Back in the final week of the 2007-08 season, the people in the NBA office who oversee playoff scheduling nearly had a collective coronary.
There were four teams within a game of each other vying for the top spot in the Western Conference. What should have been an exhilarating push over the final few games to determine a conference champion was instead turning into a potential nightmare.Michael Dwyer/APOne happy Spurs fan behind an unhappy Paul Pierce.
Three of the teams were in the Southwest Division: Houston, New Orleans and the defending champion San Antonio Spurs. If those three teams ended in a tie, the league's tiebreaker formula would kick in and give the division title to the Hornets. But that wasn't the problem. The problem was the fourth team, the Lakers.
If all four teams ended with the same record, which was entirely possible, then the Rockets would emerge as the tiebreaker winner. And there you had it: A team that could not win its division under one scenario emerged as the No. 1 seed in the conference under another scenario. The league did not want that to happen.
Luckily, the Lakers won out and secured the best record in the conference by a game over the Spurs and Hornets and by two games over the Rockets. But the matter moved the NBA to institute a minor wrinkle in the tiebreaking formula for the following season, 2008-09: If a division winner finished with the same record as a non-division winner, then the division winner would automatically receive the higher seed. Head-to-head results from the regular season would not matter.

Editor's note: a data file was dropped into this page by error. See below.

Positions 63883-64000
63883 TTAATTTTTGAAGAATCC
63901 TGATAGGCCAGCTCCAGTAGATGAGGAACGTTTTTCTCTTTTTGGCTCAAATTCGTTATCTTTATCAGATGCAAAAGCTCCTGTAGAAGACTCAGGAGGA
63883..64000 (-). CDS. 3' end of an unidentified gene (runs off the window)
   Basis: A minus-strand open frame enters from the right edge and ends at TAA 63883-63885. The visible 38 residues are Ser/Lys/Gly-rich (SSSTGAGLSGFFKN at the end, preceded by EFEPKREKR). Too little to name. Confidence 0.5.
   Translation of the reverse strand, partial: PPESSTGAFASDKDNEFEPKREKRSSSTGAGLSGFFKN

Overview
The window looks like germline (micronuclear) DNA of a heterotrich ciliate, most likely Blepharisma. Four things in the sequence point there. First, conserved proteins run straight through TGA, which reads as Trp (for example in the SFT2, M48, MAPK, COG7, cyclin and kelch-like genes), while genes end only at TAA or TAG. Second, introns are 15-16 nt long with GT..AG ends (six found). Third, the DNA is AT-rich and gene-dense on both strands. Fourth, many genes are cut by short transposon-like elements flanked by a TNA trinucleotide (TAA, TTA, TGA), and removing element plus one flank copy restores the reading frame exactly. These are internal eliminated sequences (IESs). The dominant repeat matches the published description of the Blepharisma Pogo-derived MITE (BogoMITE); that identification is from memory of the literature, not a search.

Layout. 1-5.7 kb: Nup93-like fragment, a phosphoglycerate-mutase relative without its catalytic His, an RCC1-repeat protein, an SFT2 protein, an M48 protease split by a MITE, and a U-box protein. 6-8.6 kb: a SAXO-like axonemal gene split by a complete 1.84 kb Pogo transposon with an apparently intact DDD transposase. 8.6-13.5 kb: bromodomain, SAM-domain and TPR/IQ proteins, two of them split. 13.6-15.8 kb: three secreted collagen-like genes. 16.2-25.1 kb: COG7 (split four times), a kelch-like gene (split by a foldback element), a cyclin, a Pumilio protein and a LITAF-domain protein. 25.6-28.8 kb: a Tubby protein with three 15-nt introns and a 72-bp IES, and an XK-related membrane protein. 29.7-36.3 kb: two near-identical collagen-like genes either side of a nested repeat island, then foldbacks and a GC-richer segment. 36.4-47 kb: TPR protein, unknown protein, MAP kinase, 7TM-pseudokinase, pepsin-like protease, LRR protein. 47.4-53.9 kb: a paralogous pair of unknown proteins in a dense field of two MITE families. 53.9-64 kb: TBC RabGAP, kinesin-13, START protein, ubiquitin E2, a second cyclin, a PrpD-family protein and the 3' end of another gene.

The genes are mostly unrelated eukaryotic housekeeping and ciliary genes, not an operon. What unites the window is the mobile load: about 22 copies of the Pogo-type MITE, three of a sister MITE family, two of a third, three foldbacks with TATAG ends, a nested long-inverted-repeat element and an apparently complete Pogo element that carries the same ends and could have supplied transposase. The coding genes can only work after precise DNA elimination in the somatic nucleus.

"We added division winner as the first tiebreaker in an effort to provide a larger benefit to capturing a division title," explained league spokesman Tim Frank.
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But does it really matter where the Celtics end up in terms of seeding? Rasheed Wallace helped put it in perspective after Sunday's loss to the Spurs:
With nine games remaining in their respective regular seasons, the Boston Celtics and Atlanta Hawks have matching 47-26 records, leaving them neck-and-neck as they jockey for position in the Eastern Conference playoffs.
If it comes down to a photo finish and both teams are still tied when regular-season play ends in the middle of April, the Celtics will get the higher seed based on the NBA's division-winner tiebreaker.
But regardless of how it all plays out, does playoff position really matter to Boston?
"These last few games, they mean something, but they don't mean nothing -- if you get what I'm saying," Rasheed Wallace offered after Sunday's loss to the San Antonio Spurs, suggesting that it was more important for the Celtics to use these games to get players like Kendrick Perkins (left knee tendinitis) healthy and to develop some cohesion on the court.
Wallace said the team's focus is on finishing up strong and healthy. The Celtics will let the chips fall where they may from there.
"You always want to finish out strong," said Wallace. "We're not a team that sits back and says, 'We made the playoffs, cool, we're good. Let's throw the last dozen games away.' Nah, we're still trying to win all [nine]. No matter how many, we're trying to win them all."
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